The pen is mightier than the sword

AS we all know, an Englishman's home is his castle. My little Ipswich sitting room and my maroon boudoir in my small town centre abode, are indeed sovereign territory of James Marston esquire gent.

AS we all know, an Englishman's home is his castle.

My little Ipswich sitting room and my maroon boudoir in my small town centre abode, are indeed sovereign territory of James Marston esquire gent.

But once in a while, Ipswich - however dear to my heart - isn't quite exciting enough for a genius-handsome-reporter-cum-superstar-in-the-making.

So at the weekend I acted on my decision to get out more, and got out. Filling up the trusty rusty rover with petrol-the cost of which nearly necessitated a mortgage - I headed south and west a bit to the great metropolis.

Once the centre of empire, once the biggest city in the world, London is still pretty impressive and I was on a date with some old, old friends.

A former leading light of the Putney Light Operatic Society - regular readers will know I am now a member of the Ipswich variety of 'am dram' society - I was due in Wimbledon on Saturday night to celebrate the birthday of Penny-my-sophisticated-lady-about-town-friend and reminisce about my starring role in Pirates of Penzance as a uniformed policeman-cum-leather-clad pirate.

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It remains a performance that is talked about on the south London amateur circuit to this day.

So as I tuned into Question Time on Radio Four, sat back and let the slightly old rust bucket take the strain, I was in a pretty relaxed mood. That was until I reached the environs of our capital city.

The moment the traffic got heavier a change came over my trusty rusty motor and she started to heat up. Anxious I was going to be engulfed in a fireball thus hitting the headlines in death as well as life, I was forced to creep along taking care to avoid putting my auto under any extra pressure.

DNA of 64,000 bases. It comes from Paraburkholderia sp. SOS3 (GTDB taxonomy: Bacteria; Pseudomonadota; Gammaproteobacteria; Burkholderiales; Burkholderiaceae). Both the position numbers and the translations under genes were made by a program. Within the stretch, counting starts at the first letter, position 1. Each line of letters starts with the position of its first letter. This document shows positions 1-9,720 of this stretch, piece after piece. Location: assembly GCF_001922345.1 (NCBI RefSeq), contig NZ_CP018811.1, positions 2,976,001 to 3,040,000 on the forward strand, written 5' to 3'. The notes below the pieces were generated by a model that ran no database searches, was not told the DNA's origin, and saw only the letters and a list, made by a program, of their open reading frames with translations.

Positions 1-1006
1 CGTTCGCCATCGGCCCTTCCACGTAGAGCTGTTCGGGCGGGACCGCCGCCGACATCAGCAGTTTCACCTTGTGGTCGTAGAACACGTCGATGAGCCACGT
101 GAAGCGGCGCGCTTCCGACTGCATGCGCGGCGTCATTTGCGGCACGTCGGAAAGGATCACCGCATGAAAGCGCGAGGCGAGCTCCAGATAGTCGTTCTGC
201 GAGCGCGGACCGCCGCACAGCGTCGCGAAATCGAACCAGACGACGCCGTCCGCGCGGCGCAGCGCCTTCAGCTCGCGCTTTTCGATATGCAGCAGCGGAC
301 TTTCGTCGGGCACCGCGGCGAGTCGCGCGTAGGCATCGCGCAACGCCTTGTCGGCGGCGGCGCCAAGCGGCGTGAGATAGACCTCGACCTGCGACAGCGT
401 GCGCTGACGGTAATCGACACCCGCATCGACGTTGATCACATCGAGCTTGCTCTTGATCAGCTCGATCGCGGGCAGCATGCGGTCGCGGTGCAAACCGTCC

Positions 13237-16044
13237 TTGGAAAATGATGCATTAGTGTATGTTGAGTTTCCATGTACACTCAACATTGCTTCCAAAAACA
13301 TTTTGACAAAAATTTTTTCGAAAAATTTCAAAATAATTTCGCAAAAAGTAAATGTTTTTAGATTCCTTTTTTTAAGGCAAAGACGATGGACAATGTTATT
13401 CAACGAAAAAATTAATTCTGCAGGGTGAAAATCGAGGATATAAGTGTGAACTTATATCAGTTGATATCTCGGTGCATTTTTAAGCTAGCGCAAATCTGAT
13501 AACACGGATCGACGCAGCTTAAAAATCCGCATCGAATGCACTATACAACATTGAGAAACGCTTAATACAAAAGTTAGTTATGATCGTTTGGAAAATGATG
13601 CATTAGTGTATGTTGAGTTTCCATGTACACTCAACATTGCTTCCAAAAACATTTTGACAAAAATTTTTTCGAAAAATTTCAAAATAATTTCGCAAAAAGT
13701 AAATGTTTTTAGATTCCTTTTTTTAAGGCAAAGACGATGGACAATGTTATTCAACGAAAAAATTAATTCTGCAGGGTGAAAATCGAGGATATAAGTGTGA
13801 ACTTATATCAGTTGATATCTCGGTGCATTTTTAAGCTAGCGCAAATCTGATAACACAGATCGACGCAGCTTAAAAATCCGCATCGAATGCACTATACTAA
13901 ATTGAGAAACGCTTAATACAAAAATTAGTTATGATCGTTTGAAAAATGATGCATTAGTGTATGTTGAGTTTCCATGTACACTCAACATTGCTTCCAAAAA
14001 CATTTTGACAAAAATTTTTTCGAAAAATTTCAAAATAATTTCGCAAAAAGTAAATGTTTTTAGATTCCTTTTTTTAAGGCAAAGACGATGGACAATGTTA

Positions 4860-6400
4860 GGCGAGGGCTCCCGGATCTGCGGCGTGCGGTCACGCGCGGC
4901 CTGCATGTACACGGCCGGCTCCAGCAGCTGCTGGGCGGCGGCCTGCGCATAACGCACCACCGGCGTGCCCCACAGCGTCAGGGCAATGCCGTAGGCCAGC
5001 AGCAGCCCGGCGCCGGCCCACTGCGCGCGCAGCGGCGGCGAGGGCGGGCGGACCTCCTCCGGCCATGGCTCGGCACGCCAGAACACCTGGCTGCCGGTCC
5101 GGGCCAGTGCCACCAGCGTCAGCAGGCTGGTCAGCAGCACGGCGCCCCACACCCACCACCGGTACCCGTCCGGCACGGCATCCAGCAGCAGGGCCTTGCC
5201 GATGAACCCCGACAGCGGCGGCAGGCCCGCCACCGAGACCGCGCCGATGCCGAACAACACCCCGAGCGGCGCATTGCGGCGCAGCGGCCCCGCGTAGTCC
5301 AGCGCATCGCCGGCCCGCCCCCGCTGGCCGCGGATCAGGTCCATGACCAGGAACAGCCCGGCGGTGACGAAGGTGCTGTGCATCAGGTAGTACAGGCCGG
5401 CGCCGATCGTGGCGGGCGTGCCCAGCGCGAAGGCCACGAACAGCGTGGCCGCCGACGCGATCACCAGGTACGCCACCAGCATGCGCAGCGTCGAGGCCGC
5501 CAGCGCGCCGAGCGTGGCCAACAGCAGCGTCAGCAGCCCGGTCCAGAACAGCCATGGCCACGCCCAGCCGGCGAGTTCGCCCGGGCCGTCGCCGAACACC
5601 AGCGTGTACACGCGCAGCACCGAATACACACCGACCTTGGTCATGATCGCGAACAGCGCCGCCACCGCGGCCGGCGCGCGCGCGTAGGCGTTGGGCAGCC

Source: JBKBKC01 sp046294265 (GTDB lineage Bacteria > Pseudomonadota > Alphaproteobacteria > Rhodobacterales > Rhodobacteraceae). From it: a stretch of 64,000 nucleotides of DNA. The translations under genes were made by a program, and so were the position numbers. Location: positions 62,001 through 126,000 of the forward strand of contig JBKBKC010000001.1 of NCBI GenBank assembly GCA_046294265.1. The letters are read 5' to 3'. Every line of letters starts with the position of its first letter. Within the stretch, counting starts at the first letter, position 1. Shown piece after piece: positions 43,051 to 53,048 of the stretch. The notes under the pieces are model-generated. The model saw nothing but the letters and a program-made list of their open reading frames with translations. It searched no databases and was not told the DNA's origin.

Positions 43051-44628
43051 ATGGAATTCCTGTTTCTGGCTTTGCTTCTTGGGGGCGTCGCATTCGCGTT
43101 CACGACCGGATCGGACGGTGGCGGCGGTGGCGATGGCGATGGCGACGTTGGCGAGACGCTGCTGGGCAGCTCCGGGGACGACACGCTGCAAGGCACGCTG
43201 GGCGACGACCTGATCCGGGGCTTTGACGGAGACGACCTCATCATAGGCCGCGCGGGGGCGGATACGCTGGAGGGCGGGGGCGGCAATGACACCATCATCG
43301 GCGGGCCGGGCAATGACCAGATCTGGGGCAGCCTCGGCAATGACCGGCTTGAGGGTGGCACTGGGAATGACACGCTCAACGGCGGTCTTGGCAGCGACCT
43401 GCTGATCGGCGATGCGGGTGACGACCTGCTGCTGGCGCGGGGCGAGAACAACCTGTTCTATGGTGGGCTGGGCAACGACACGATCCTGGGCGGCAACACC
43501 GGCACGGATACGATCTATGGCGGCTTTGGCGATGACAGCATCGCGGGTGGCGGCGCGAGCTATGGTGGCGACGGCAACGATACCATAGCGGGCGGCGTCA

By the time Mr Dimbleby has moved on to “any answers” I was in the City of London, tired, emotional and fearing for my mental health.

Though once a regular urban driver, I had forgotten the levels of discourteousness that fellow road users use when on the streets of London. We might think the Ipswich one way system is a bit of a race track but that's nothing compared with the high octane drama of Lower Thames Street.

It doesn't even come close to the dangerous-but-scenic Parliament Square and by the time I found myself over the river in Battersea, I was nervous wreck and had to stop for a lie down.

Eventually, after a lengthy journey via Merton, Colliers Wood and Tooting, I found my way into the familiar Wimbledon one way system.

After my experience, which left my neck stiff and my nerves shattered, I was grateful, after an entertaining evening talking about me, to leave London and find myself on the relative calm of the east Suffolk road system.

I'm not sure if you've thought the same but suddenly the A14 didn't seem that bad, perhaps Woodbridge Road isn't as snarled up as we think, and maybe the A1156 could be worse.

AS some of you will know, and some won't care, I studied history many years ago.

Many remarkable facts are committed to the album of my memory-did you that in fourteen hundred and ninety two Columbus didn't just sail the ocean blue.